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Freeman progresses, takes swings in live BP

Exercise not necessarily planned, but first baseman felt strong
MLB.com @mlbbowman

LAKE BUENA VISTA, Fla. -- Freddie Freeman has not seemed bothered by any of the mental hurdles that he faced when he reported to Spring Training with some uncertainty still surrounding his right wrist.

Although he wasn't necessarily planning to do so, Freeman felt strong enough to give in to the urge to take a few swings as he faced Lucas Sims and Bud Norris during live batting practice at the ESPN Wide World of Sports Complex on Saturday afternoon. The Braves' first baseman had previously been limited to batting-practice exercises that did not include live pitches.

LAKE BUENA VISTA, Fla. -- Freddie Freeman has not seemed bothered by any of the mental hurdles that he faced when he reported to Spring Training with some uncertainty still surrounding his right wrist.

Although he wasn't necessarily planning to do so, Freeman felt strong enough to give in to the urge to take a few swings as he faced Lucas Sims and Bud Norris during live batting practice at the ESPN Wide World of Sports Complex on Saturday afternoon. The Braves' first baseman had previously been limited to batting-practice exercises that did not include live pitches.

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"That will test your wrist right there," a smiling Freeman said as he ended the live BP session against Sims with what had the makings to be a single to right field.

Tweet from @Braves: .@FreddieFreeman5 in slo-mo. #BravesST pic.twitter.com/BMASaRQ2LK

As Freeman took some swings in the batting cages on Saturday, he began gaining the sense that he was ready to test the wrist a little more once he took batting practice. The plan had been for him to simply adjust his eyes to game speed by tracking some of the pitches thrown by Norris and Sims.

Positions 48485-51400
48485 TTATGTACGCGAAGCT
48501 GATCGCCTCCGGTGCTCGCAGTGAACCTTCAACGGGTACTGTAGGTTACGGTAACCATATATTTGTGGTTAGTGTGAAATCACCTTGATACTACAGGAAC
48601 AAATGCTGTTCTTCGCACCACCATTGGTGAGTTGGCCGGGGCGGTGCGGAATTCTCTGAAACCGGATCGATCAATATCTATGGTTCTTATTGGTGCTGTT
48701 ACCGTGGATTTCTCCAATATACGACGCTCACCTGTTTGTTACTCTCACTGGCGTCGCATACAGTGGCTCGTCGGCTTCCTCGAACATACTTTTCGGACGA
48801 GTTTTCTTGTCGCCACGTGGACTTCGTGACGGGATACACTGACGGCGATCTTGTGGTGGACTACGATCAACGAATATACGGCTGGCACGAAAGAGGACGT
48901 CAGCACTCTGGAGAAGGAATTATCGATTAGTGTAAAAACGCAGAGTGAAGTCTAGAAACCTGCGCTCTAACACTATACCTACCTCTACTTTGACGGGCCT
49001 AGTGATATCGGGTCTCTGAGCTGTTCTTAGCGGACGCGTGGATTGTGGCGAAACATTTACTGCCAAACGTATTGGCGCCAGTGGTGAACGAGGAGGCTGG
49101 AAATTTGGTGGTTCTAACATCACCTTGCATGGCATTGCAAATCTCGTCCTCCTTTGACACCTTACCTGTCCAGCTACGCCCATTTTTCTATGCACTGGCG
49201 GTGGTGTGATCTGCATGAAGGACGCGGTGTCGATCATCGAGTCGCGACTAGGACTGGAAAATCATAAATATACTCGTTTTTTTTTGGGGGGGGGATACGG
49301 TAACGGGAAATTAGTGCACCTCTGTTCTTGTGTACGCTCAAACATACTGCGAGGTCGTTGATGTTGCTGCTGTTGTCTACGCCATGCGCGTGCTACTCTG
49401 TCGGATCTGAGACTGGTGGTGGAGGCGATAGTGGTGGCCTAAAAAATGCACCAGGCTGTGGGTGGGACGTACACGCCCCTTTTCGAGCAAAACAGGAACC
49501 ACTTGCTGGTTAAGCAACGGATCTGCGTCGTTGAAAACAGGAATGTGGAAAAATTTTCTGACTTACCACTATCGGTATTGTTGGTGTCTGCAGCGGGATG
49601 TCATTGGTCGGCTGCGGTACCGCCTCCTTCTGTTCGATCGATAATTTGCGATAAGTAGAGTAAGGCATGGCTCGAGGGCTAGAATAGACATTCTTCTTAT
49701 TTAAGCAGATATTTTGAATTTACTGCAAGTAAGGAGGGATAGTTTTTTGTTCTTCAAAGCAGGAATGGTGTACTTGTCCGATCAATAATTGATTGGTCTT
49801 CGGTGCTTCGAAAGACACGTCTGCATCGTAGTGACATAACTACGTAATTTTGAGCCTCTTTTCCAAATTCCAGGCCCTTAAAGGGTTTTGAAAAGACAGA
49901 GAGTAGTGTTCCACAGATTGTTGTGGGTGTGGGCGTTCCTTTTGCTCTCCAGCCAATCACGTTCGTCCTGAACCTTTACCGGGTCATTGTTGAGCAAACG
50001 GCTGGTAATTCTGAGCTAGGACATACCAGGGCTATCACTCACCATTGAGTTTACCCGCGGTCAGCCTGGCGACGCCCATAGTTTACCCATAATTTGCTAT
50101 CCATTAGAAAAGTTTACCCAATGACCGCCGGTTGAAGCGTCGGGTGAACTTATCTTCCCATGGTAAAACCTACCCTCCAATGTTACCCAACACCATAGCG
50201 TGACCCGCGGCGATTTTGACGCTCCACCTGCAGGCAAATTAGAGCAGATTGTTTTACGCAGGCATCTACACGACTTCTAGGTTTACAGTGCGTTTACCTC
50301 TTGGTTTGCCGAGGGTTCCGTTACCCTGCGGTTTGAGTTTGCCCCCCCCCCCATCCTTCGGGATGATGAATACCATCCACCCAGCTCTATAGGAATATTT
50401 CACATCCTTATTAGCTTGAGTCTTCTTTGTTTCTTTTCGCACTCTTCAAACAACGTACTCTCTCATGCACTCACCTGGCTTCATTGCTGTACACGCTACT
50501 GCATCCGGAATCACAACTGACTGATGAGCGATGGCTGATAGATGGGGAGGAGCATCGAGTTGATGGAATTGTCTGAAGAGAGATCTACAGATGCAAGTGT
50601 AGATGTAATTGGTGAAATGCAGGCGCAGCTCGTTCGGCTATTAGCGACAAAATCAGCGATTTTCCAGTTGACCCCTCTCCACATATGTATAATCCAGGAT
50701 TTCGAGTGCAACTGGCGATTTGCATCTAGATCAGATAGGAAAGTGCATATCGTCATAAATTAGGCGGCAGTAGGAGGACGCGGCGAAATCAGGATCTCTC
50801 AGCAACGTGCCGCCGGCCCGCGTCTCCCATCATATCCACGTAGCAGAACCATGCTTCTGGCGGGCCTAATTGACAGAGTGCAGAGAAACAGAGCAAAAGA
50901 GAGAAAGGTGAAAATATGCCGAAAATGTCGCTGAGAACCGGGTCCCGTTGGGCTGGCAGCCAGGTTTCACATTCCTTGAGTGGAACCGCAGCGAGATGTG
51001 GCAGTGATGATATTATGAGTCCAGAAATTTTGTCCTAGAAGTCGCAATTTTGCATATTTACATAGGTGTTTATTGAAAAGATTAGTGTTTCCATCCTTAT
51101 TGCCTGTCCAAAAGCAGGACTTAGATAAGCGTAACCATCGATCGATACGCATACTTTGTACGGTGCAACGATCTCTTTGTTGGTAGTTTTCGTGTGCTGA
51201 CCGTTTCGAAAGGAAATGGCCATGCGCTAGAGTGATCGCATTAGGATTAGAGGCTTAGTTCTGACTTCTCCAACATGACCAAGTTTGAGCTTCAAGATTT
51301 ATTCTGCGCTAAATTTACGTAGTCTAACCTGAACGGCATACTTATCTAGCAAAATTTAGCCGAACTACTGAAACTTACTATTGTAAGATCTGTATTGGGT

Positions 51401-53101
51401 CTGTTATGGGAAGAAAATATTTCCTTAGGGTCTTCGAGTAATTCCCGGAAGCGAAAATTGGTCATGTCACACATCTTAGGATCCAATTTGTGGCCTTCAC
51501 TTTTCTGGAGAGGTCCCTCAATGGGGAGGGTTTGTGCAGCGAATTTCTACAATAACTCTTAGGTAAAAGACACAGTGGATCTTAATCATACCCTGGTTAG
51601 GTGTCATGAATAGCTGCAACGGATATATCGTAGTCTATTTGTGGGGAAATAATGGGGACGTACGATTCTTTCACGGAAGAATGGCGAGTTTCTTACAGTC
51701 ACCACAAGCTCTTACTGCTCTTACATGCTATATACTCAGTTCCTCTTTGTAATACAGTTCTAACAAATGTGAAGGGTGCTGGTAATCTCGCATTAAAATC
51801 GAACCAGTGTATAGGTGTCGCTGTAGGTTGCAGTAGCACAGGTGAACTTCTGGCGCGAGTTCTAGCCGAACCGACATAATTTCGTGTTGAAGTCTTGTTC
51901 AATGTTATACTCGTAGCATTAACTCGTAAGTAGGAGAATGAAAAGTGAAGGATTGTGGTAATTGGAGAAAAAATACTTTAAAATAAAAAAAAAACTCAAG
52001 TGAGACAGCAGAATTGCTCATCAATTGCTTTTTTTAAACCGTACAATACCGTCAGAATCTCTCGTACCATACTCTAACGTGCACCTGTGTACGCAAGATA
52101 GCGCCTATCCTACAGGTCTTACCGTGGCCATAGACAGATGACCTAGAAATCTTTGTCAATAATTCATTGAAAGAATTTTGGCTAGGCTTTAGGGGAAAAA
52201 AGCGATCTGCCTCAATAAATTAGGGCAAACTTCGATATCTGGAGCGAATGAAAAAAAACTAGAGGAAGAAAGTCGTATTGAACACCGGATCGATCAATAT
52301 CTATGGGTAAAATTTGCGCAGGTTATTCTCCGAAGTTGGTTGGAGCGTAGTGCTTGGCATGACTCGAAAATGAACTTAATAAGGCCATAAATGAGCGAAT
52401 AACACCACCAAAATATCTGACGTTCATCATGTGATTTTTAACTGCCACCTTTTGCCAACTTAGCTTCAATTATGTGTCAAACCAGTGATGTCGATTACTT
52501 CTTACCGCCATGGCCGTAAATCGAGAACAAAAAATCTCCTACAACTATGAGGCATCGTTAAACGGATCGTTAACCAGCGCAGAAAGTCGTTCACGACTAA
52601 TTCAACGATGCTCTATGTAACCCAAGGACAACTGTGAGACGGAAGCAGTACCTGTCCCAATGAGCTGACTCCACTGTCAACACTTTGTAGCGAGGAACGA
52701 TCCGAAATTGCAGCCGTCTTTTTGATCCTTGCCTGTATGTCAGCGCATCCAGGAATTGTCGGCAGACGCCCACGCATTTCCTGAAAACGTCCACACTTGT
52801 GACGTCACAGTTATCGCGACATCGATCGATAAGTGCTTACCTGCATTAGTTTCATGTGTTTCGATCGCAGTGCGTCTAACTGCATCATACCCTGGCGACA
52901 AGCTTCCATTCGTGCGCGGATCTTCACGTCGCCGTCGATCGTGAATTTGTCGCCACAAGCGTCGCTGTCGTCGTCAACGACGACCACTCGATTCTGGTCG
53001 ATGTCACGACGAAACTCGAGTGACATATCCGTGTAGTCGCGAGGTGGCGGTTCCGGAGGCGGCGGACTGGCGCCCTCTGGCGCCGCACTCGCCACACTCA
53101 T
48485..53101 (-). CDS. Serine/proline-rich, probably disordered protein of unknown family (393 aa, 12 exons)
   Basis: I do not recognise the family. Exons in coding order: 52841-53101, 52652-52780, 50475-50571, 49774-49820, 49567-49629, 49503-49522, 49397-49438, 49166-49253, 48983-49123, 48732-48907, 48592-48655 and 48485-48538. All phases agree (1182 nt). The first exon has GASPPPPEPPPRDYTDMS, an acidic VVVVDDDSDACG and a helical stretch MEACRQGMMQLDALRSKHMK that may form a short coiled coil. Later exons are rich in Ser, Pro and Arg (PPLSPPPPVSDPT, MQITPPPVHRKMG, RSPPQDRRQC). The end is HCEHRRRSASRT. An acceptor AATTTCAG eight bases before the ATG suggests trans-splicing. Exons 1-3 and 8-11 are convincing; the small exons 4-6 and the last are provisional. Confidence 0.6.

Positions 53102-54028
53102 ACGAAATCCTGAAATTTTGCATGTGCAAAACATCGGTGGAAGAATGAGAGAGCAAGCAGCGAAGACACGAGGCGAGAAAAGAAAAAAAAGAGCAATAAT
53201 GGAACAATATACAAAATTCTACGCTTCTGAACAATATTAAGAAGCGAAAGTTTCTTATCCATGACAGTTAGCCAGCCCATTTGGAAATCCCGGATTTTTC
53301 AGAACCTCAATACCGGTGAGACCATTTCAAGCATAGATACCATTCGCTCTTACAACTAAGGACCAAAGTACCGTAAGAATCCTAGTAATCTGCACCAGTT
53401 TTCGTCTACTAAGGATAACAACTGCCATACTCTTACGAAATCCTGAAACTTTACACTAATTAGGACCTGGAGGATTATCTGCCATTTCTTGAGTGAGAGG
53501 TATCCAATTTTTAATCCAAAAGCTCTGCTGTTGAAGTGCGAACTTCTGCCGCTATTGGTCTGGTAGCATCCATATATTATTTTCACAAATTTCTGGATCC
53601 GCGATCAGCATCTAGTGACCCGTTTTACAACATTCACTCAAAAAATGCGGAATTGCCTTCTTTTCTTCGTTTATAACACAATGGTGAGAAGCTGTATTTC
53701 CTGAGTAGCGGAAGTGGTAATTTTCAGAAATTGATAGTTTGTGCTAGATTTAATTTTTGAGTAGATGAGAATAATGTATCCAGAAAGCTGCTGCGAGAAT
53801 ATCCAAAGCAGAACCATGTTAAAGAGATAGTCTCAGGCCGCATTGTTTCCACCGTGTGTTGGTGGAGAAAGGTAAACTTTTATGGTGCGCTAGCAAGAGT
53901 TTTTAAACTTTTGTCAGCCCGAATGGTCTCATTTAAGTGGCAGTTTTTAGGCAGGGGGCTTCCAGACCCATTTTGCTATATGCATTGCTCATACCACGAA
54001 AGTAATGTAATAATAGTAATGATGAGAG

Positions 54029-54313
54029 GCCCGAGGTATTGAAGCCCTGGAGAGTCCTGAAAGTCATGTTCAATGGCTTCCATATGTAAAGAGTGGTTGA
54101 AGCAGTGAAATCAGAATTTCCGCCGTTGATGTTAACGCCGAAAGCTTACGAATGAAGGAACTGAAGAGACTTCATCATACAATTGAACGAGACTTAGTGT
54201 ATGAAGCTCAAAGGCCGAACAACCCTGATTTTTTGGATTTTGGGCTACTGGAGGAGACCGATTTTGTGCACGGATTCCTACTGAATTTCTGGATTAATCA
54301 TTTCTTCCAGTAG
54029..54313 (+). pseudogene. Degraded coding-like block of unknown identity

"I didn't know I was going to [swing] until I got in there and said, 'Oh, [the heck with it],'" Freeman said. "I felt good all day when I was hitting earlier. … It feels fine."

Freeman spent most of last season's final four months battling the discomfort that lingered after he suffered a bone bruise and sprained his right wrist on June 13. When he reported to camp earlier this week, he indicated that he was going to ease into his preparations because he'd had "some good days and some bad days" while swinging a bat over the past few weeks.

But Freeman has made steady progress going back to Wednesday, when he swung at overhand pitches in batting practice for the first time since September. He has now taken swings on consecutive days, but he will likely not be permitted to do so again on Sunday.

Freeman has said that one of the last hurdles he will need to clear from a physical standpoint will come when he is cleared to take swings on three consecutive days for the first time this year.

"I think they want me to take tomorrow off just for stress management," Freeman said. "I told them I was fine, but they just want to make sure it stays fine."

Mark Bowman is a reporter for MLB.com.

 

Atlanta Braves, Freddie Freeman